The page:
Film at Lincoln Center

The Film Society of Lincoln Center, celebrating its 50th anniversary, is getting a new name – Film at Lincoln Center – along with a slate of free summer programming and a renewed commitment to its mission. The Film at Lincoln Center logo was designed by Spagnola & Associates.

“There are so many ways that people can see films now, but we believe that the curation we bring—the careful consideration of what we present and how we present it – keeps us at the heart of the culture,” said FLC Executive Director Lesli Klainberg. “We are privileged to be part of Lincoln Center and the New York cultural landscape, and as we move into the future, we want to continue expanding our impact and reach ever-larger audiences. We’re excited to unveil our new name and branding, which give us the opportunity to look forward.”

Film at Lincoln Center’s 50th anniversary celebrations kick off tonight with the 50th Anniversary Gala, the most important fundraising event of Film at Lincoln Center’s landmark year, featuring guest speakers Pedro Almodóvar, Darren Aronofsky, Paul Dano, Jake Gyllenhaal, Zoe Kazan, Michael Moore, Dee Rees, Martin Scorsese, Tilda Swinton, and John Waters – each of whom have a special connection to the organization. Guests will arrive to see the lobby of Alice Tully Hall transformed with Film at Lincoln Center’s new name and branding before the ceremony, which will tell the story of the semi-centennial alongside a collection of interviews and archival footage, photographs, and film clips that reflect upon the organization’s role in New York City film culture. In honoring the past, the evening will celebrate a film community that is helping to shape the future of our art form.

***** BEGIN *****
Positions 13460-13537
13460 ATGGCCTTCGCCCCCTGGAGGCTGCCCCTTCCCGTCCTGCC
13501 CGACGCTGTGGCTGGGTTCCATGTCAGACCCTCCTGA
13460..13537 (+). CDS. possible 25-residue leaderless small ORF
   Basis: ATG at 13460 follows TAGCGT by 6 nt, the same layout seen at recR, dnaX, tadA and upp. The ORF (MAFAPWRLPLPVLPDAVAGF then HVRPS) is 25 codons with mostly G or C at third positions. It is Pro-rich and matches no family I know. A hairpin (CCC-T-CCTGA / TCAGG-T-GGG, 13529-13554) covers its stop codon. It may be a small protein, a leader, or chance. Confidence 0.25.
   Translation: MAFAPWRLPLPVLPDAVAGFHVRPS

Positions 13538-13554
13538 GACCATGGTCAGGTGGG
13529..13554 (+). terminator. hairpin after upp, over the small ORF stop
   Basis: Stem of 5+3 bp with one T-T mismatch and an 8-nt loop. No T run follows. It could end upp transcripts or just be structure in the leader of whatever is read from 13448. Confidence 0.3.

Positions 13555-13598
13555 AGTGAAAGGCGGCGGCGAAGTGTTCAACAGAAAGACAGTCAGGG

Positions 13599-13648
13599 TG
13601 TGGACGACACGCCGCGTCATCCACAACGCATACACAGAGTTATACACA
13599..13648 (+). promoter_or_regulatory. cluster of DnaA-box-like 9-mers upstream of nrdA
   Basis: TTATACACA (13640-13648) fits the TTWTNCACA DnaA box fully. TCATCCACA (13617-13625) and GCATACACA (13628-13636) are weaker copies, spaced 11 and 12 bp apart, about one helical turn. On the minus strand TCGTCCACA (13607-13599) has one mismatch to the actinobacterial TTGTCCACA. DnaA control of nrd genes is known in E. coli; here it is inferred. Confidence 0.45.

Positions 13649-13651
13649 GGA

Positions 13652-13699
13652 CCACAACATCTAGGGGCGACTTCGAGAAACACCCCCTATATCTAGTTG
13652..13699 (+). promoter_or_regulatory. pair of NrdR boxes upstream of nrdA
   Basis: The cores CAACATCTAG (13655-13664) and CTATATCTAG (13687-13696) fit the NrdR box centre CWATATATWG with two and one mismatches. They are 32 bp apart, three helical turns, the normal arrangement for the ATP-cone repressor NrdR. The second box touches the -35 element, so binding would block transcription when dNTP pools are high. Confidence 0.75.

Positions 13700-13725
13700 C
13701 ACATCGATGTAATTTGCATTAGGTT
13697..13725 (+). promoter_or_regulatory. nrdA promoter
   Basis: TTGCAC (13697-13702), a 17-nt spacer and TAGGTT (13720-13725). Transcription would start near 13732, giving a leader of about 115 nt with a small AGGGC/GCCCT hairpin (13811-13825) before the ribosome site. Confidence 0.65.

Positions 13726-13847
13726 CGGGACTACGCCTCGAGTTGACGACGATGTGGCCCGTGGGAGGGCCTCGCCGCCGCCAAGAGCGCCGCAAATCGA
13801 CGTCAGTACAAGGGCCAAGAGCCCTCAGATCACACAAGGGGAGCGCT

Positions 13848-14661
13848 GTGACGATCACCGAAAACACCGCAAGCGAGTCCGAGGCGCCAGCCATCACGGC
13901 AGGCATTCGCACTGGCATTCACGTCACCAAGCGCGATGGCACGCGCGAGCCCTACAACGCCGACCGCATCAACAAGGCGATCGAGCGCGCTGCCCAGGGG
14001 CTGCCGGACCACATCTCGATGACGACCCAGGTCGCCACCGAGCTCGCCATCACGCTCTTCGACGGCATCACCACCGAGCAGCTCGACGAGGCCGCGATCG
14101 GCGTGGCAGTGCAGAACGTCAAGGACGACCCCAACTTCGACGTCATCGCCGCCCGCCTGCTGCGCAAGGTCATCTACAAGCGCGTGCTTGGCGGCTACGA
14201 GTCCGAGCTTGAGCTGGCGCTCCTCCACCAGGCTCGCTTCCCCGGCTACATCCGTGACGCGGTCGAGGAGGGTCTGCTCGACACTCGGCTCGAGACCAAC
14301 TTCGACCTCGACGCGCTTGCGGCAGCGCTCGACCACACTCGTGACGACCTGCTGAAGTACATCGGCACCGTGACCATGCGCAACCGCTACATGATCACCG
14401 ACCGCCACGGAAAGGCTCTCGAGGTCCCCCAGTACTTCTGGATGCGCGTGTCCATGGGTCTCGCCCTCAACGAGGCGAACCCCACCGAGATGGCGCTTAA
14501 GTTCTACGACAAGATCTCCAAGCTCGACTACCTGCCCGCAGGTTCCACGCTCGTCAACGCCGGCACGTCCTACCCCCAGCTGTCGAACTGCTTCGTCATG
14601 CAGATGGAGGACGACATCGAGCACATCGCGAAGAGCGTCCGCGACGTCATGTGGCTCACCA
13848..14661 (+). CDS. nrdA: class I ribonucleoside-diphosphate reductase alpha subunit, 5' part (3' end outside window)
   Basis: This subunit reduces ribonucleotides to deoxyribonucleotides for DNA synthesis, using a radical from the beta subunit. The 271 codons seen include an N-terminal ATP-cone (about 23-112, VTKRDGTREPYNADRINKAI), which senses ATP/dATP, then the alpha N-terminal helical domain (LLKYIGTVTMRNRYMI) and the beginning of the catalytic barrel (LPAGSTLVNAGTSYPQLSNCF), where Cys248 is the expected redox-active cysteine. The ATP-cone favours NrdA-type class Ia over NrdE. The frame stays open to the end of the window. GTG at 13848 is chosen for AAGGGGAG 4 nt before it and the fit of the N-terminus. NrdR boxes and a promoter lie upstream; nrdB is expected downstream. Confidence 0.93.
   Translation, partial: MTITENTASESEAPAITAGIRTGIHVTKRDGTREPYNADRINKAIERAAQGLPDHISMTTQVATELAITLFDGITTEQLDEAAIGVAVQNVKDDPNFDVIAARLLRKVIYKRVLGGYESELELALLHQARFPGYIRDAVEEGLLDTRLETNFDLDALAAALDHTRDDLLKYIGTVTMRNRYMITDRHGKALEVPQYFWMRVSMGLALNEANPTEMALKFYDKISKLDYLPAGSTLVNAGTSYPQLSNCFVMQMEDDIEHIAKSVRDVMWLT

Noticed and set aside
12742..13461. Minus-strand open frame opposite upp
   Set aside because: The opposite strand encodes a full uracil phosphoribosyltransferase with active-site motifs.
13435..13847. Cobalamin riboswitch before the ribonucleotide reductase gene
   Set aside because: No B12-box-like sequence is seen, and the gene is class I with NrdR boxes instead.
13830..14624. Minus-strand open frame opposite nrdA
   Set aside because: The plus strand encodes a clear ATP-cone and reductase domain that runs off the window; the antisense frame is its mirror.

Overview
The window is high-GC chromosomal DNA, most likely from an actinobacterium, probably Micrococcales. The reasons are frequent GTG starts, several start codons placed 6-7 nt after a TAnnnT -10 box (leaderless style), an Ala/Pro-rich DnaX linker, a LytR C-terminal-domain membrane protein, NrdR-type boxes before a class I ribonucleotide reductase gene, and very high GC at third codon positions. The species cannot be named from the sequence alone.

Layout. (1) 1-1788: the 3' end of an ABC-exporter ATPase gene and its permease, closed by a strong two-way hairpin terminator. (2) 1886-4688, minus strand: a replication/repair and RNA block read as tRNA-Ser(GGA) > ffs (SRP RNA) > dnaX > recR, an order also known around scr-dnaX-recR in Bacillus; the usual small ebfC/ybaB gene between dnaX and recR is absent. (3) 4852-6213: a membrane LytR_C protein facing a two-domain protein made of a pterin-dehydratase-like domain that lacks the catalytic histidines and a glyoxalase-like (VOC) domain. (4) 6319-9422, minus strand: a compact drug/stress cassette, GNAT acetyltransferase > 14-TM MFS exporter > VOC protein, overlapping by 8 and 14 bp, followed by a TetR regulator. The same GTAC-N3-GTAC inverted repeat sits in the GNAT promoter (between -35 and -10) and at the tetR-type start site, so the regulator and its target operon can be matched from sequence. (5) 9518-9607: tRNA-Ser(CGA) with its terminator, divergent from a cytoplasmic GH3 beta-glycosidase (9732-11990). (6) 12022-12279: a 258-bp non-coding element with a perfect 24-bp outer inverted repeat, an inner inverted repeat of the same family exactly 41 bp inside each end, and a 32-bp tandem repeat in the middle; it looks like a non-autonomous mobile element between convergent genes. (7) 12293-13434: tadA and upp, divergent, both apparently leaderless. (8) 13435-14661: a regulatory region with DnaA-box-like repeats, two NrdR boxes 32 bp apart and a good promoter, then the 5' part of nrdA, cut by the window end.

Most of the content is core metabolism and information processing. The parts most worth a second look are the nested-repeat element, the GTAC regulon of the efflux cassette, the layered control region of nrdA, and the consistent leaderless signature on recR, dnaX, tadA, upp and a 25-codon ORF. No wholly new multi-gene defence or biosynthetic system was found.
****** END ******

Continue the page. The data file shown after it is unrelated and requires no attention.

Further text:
The anniversary celebration continues with Summer of Film at Lincoln Center, a season of free screenings, free talks, double bills, and more. Highlights include a trio of series featuring special double features: the 50th Mixtape (June 27 – September 11), which presents two free films back-to-back every Thursday night, combining all-time and recent favorites of Film at Lincoln Center programming staff and featuring everyone from Agnès Varda to Barry Jenkins; This Is Cinema Now: 21st Century Debuts (July 19-31), a survey of the most important new filmmakers of the millennium, showcasing such thrilling new voices as Maren Ade (The Forest for the Trees), Jennifer Kent (The Babadook), and Jordan Peele (Get Out); and Make My Day: American Movies in the Age of Reagan (August 23 – September 2), spun off from the estimable critic J. Hoberman’s new book of the same title, which shines a political light on such beloved 80s titles as The Terminator, Back to the Future, and The King of Comedy.

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